"The idea is to be able to offer 360-degree images of places that were inaccessible before," Google spokeswoman Anne-Gabrielle Dauba-Pantanacce told The Associated Press.

    So people really can get paid to cycle around Europe? You betcha!

  • Beer taster

    Image: Beer steins at Oktoberfest 2009
    Getty Images
    For all you true beer lovers out there, here's a pop quiz: Did you know these key details about professional beer tasting?

    —The ideal time of day for beer tasting for the pros is lunchtime, from about 11:30 a.m. to 1 p.m., before your taste buds — and you yourself — become too fatigued.

    —Unlike wine tasters, beer tasters actually have to swallow the beer they drink and rate the entire experience.

    —No crackers or snacks are allowed between professional tastings; that would affect the flavor of your next brew. Instead, use water to cleanse your palate.

    So, hey! If you're armed with information along these lines, and if you know how to tell hoppiness from maltiness in a cool nanosecond, then who knows? You just might have a future in beer tasting for a major brewing company, a microbrewery, a beer magazine or a pub that has lots of rotating taps. As Homer Simpson once said: "Ah, beer. The cause of, and the solution to, all of life's problems."

  • Video-game tester

    Image: Hand-held video game
    Getty Images
    Some people give video-game aficionados grief because they sit mesmerized in front of a screen for so many hours in a row. But you know what? They might be working.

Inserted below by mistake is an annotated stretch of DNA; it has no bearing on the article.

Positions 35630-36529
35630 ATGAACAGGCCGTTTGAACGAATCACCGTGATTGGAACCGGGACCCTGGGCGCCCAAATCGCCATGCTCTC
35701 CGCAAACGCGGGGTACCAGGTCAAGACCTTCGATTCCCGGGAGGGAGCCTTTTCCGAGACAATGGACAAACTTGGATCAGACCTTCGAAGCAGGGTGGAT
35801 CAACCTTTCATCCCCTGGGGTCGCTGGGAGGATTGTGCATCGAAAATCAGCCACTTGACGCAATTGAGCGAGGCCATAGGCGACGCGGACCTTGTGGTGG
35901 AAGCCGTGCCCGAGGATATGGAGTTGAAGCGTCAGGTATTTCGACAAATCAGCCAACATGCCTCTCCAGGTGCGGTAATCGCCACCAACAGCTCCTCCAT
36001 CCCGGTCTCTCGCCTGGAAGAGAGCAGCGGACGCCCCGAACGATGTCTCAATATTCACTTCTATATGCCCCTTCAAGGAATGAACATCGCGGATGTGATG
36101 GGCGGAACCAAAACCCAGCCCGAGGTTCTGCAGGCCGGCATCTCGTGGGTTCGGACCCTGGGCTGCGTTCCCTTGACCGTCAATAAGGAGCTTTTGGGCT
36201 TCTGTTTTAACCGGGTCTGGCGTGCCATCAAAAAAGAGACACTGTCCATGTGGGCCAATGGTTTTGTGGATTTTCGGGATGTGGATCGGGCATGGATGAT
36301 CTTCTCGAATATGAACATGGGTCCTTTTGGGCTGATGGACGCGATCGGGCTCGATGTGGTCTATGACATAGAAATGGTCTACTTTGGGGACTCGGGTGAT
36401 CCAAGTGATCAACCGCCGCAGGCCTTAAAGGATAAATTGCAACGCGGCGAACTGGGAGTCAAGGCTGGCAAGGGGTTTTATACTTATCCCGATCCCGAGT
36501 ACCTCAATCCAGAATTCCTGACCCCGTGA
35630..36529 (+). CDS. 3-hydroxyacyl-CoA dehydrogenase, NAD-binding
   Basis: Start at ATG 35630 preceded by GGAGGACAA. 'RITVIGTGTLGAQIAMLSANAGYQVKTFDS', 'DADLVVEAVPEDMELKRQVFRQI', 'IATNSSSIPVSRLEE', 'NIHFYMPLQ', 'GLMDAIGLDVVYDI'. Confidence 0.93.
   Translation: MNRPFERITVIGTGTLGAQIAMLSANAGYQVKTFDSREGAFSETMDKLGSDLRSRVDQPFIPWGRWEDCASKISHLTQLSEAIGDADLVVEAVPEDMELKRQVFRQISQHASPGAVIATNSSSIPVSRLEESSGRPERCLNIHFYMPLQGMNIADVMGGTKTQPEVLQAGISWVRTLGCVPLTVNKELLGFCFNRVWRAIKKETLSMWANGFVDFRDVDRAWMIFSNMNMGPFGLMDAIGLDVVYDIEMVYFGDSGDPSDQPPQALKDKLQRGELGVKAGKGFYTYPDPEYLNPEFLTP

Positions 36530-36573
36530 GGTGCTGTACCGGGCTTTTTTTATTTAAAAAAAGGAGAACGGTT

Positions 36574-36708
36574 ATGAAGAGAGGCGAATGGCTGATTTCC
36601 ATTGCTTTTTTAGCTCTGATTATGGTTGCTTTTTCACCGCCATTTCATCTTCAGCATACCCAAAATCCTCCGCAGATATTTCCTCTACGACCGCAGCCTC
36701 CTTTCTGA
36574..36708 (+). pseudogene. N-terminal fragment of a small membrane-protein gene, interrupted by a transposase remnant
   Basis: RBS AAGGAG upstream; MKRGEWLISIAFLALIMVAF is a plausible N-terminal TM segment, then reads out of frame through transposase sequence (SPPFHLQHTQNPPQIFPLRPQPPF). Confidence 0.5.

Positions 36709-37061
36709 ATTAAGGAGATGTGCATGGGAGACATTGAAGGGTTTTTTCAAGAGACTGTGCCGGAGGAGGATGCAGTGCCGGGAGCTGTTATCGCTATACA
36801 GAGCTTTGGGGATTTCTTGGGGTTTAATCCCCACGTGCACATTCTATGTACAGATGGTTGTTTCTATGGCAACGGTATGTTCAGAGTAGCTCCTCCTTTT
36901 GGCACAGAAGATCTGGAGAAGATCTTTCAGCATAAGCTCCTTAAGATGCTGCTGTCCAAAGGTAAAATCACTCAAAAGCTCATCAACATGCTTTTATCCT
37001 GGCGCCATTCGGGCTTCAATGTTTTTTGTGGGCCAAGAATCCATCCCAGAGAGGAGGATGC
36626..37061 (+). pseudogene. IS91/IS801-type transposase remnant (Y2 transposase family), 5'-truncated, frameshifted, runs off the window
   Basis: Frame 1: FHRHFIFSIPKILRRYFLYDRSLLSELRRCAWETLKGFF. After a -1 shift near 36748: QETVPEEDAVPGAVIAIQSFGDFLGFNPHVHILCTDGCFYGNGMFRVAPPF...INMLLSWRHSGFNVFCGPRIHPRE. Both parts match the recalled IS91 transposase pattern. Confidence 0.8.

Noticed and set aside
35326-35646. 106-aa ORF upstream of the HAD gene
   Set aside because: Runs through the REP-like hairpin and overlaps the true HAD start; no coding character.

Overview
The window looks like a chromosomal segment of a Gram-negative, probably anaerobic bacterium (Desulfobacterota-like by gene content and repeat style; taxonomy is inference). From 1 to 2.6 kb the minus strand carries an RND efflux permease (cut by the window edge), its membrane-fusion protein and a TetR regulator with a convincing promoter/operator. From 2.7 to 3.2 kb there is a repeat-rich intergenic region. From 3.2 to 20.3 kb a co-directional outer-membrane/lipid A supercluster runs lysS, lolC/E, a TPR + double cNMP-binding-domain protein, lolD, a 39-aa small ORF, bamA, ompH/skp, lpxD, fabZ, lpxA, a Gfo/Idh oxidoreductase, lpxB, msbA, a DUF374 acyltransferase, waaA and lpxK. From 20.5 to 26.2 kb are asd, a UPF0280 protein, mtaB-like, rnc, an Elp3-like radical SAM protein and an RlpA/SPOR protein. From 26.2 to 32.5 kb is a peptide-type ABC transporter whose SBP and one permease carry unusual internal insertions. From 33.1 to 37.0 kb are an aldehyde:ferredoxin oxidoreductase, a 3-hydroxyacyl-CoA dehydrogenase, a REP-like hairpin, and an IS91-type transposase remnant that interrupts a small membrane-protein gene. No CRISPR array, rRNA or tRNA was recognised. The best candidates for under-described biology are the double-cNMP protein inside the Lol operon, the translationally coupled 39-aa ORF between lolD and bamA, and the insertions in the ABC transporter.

Yes, people who are passionate and knowledgeable about video games really can land jobs as video-game testers. Their challenge, should they choose to accept it, is to take on a quality-assurance role, playing an unreleased game over and over and over again. In this way, they'll be able to see whether they can "break" the game or identify any bugs in it before it ships out to the general public.

    All new video games need to be tested, whether they're PlayStation games, Xbox games, Nintendo games or PC/computer games. And plenty of websites out there point would-be game testers toward job openings. May the force be with you!

  • Medical marijuana reviewer

    Image: Medical marijuana
    Getty Images
    This job wouldn't appeal to everybody, of course — and it also wouldn’t be open to everybody — but if this is your thing, then, wow.

    With so many medical marijuana dispensaries popping up in states like California, Colorado and elsewhere, a new job niche is forming for reviewers who can critique the quality of these places and their products. New reefer-review websites are surfacing all the time, and the Denver newspaper Westword received an overwhelming response when it posted an ad for a medical marijuana critic. The Associated Press reported that one potential job candidate enthused, “Marijuana isn’t just important to me, it is my life.”

    The catch? Legitimate reviewers have to be able to buy their own weed legally for medical reasons. No fakers allowed!

    Related link: Dope gig! Paper hiring reefer reviewer